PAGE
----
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Can whoever negged me grow a pair in future. I'm getting tired of people taking pot shots at me, but not even having the courage to tell me why? Thanks. If your mummy says you don't have to sign it fine, but leave a message, it's not like I can even neg you back. I don't know bunch of worthless idiots use the rep system. waste of my time.

(Original post by jmonkey)
No I gave them a definition beneath, it's easier if you use some obscure symbol, that is allowed you know provided you clearly denote your terms beneath they can mean whatever you want.

And it is true that the infinite sum of fractions and the sum of integer numbers are equal. Plus it's also true that the decimals are a greater infinity. You probably need to study up on it or something? That was the whole basis of the introduction to the infinite sets, the proofs of fractions and so on.
Even better why not post your disapproval to me, and the rest of the world to show how much of a grown up you are. Big girls blowse, your mother was a warthog and your father smelled of elderberries, I fart in your general direction...
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DFranklin
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#211
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#211
In an effort to give this thread a chance of staying on topic, I've removed the last 10 posts or so. Please let's have no more throwing of insults and discussion of who neg-repped who. Thanks.

Edit: Make that the last 15 posts. Carry on with this, and people will start getting warnings.
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acm345
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#212
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#212
Just bored so just gonna say the obvious, 1/9=0.11111111111.........., 2x1/9=0.222222222......., therefore 9 x 1/9 =0.9999999999........ and 9 x 1/9 is 9/9 is 1
Therefore 0.99999999999.......... =1
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Zii
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#213
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#213
I can't understand how people still can't see that 0.999... = 1. If you are one of these people, why not think about it this way instead?

Take the number 1. Take 0.9 away from it. You get 0.1. Take 0.09 away from this. You get 0.01. Take 0.009 away from this. You get 0.001. Take 0.0009 away from this. You get 0.0001. Keep going. You can see that what we're basically doing is:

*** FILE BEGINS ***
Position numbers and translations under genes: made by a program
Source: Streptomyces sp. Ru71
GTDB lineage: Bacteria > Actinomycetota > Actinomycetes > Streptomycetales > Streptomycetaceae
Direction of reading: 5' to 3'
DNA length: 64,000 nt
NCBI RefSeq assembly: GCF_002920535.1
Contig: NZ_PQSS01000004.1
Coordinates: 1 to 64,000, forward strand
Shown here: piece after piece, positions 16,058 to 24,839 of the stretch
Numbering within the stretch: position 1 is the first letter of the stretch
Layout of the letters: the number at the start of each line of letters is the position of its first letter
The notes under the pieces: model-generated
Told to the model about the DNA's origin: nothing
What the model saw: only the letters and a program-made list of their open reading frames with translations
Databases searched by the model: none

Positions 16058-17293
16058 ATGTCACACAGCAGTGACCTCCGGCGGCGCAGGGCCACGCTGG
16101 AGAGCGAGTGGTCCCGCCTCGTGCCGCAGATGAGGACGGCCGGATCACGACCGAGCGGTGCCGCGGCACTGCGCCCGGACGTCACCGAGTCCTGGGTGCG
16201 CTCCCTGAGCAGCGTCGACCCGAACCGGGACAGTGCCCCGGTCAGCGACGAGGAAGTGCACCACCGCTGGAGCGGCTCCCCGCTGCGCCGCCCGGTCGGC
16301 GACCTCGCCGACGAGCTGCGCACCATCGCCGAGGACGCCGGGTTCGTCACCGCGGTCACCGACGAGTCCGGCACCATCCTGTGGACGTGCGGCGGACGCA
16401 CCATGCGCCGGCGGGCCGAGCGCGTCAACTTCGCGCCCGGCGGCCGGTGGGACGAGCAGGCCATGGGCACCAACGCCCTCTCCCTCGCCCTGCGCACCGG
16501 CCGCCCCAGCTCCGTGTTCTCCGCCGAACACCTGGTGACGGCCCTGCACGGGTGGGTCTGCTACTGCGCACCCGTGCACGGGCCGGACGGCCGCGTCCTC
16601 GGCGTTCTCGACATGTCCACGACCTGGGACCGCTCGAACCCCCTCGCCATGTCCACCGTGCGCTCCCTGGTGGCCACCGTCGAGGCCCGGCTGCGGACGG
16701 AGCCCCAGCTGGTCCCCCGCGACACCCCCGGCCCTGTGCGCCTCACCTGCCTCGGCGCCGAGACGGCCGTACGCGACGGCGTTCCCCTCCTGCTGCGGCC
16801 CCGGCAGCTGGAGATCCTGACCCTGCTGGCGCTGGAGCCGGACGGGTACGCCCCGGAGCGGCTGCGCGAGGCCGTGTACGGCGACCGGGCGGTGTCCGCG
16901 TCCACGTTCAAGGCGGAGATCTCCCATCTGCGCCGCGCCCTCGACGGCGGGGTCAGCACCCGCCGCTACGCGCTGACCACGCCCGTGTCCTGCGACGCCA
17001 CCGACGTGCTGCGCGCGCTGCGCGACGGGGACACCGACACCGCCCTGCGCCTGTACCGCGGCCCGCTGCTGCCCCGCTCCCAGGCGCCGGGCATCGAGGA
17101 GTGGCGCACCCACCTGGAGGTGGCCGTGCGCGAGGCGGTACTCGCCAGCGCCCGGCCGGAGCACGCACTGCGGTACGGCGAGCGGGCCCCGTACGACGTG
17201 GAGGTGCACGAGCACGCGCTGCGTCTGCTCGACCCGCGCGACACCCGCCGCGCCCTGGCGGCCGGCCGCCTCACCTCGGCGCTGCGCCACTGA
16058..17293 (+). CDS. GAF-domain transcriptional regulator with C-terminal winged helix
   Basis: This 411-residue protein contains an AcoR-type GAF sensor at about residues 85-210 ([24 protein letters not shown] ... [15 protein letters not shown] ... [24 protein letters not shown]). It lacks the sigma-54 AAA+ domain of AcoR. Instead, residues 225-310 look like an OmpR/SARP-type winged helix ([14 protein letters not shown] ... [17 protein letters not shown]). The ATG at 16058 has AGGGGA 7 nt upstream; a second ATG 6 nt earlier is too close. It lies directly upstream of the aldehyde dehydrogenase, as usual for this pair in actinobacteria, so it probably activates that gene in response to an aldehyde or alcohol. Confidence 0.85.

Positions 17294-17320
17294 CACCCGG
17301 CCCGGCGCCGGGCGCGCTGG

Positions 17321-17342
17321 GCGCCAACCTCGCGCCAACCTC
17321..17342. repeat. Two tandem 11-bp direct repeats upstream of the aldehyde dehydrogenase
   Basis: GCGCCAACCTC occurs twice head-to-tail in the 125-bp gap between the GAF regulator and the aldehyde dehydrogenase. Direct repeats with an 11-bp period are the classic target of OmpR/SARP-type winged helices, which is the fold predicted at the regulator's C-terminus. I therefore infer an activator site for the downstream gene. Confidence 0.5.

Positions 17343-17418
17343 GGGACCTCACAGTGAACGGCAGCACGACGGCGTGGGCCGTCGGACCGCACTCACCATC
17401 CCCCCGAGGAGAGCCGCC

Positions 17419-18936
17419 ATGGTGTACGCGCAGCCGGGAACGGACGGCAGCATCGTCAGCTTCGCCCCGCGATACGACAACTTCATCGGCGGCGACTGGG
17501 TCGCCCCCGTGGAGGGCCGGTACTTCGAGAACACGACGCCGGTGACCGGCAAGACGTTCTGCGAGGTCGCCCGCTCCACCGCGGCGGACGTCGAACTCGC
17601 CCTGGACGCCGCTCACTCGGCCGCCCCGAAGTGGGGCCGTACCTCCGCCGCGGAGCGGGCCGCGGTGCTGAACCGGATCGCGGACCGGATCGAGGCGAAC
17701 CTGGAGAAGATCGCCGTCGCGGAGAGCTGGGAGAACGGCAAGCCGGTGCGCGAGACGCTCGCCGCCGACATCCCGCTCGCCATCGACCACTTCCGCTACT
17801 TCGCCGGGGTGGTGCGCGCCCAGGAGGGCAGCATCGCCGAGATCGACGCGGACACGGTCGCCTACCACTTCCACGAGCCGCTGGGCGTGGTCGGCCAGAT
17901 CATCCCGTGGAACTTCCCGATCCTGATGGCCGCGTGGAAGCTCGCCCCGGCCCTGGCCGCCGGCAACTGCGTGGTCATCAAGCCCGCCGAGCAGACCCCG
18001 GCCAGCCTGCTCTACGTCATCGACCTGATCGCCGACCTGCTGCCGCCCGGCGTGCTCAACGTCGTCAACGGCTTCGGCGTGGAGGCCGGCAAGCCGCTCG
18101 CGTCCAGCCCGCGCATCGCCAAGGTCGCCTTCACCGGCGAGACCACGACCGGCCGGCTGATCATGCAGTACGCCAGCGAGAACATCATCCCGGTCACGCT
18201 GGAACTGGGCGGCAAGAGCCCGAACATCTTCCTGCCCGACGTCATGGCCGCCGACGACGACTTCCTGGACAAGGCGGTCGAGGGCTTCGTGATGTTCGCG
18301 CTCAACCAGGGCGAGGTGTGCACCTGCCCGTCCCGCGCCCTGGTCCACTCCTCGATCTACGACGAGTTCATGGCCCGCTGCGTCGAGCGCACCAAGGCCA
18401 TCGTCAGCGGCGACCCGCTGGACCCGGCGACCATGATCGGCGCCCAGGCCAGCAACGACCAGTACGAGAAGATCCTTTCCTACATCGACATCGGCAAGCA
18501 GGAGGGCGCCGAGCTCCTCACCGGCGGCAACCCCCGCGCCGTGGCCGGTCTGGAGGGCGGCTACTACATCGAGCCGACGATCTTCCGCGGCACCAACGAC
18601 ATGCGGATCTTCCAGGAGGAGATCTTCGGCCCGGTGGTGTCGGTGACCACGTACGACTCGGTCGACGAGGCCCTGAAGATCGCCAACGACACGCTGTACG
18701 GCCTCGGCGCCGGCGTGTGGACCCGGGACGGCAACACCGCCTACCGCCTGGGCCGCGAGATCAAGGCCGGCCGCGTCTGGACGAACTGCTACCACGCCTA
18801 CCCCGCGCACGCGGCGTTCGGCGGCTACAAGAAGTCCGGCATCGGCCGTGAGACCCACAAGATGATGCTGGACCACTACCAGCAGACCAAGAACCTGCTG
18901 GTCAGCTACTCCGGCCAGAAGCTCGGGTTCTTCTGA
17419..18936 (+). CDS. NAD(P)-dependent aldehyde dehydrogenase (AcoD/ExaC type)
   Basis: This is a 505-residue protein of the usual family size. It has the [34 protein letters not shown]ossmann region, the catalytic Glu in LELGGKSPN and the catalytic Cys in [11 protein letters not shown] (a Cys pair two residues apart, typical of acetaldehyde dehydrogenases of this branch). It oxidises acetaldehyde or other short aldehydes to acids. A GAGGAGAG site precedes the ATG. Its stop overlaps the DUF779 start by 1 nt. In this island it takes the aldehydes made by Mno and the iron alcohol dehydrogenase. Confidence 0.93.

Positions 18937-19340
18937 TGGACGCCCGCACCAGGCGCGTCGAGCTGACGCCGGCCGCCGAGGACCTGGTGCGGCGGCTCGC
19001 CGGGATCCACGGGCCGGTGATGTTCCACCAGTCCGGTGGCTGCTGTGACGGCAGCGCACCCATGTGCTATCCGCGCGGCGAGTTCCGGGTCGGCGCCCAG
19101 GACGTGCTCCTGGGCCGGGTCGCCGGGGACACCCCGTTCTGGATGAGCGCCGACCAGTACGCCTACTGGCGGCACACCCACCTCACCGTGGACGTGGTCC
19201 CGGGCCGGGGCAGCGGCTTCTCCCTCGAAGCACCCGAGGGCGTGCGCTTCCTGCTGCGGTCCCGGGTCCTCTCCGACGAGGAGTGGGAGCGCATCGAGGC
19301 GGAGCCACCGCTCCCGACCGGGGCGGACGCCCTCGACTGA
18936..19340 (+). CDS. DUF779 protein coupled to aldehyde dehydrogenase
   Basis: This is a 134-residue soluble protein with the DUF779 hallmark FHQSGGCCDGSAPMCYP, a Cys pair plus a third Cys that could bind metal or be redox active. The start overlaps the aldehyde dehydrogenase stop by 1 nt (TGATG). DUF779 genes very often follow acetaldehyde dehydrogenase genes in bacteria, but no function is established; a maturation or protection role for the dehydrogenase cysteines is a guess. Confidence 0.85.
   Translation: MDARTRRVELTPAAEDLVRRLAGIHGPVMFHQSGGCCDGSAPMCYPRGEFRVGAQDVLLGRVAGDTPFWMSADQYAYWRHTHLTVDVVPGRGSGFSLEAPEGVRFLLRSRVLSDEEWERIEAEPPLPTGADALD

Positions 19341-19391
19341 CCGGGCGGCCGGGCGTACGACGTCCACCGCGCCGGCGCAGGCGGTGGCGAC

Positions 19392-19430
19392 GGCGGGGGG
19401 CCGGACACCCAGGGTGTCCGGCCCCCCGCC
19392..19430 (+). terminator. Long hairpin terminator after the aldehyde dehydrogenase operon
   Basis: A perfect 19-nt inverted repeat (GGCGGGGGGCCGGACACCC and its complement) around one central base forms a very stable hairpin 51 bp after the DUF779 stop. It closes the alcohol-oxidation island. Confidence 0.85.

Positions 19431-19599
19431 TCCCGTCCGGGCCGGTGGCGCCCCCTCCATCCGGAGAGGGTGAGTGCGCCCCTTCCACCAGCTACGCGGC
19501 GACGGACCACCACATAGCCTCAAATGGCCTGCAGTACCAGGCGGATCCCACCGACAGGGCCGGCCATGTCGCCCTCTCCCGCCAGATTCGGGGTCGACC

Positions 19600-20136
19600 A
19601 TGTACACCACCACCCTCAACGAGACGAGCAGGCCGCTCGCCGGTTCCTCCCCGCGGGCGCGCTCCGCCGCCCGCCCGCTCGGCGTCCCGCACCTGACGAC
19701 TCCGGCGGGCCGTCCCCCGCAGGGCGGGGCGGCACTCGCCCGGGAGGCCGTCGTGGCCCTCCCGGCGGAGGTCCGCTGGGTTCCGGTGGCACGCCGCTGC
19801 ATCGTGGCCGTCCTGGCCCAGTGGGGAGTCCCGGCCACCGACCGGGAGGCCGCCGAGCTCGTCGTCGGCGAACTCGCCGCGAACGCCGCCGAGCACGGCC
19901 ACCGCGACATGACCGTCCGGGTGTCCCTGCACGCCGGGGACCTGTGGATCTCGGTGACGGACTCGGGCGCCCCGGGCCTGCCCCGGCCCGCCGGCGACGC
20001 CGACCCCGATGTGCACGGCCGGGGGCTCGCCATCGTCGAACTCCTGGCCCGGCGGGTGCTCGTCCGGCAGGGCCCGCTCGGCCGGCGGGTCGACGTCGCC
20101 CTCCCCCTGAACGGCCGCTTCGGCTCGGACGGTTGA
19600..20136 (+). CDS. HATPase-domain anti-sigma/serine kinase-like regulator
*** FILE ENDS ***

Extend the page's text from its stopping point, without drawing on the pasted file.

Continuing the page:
1 - (0.9 + 0.09 + 0.009 + 0.0009 + ...).

Now, the use of the ... does not imply that there is "always" one more number to take away. The use of the ... does not imply that you are "very close but not quite there". The ... means we ARE there, we ARE in the limit, and as we can clearly see, we get 0.000...000...000... ... ... ... . Zero.

You've seen all the rigorous proofs in this thread; I know this is not one. But no-one can argue that 0.000... does not, in fact, equal zero. There is not an "infinite" amount of zeroes, and then a one. There are just zeroes. So we get:

1 - (0.9 + 0.09 + 0.009 + ...) = 1 - 0.999... = 0.000... = 0

which means that

1 = 0.999....

They are one and the same.
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Creole
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#214
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#214
You could also argue the classic, "well if they aren't the same number, find me a number that's larger than one and smaller than the other".
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majikthise
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#215
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#215
Or even better, the classic *close thread*
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Planto
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#216
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#216
The reason 0.999... = 1 is because 0.999... does not really exist. It's the result of a flaw in the decimal system. When you look at it this way, it's barely worth considering.

Also, this thread is old.
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The Bachelor
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#217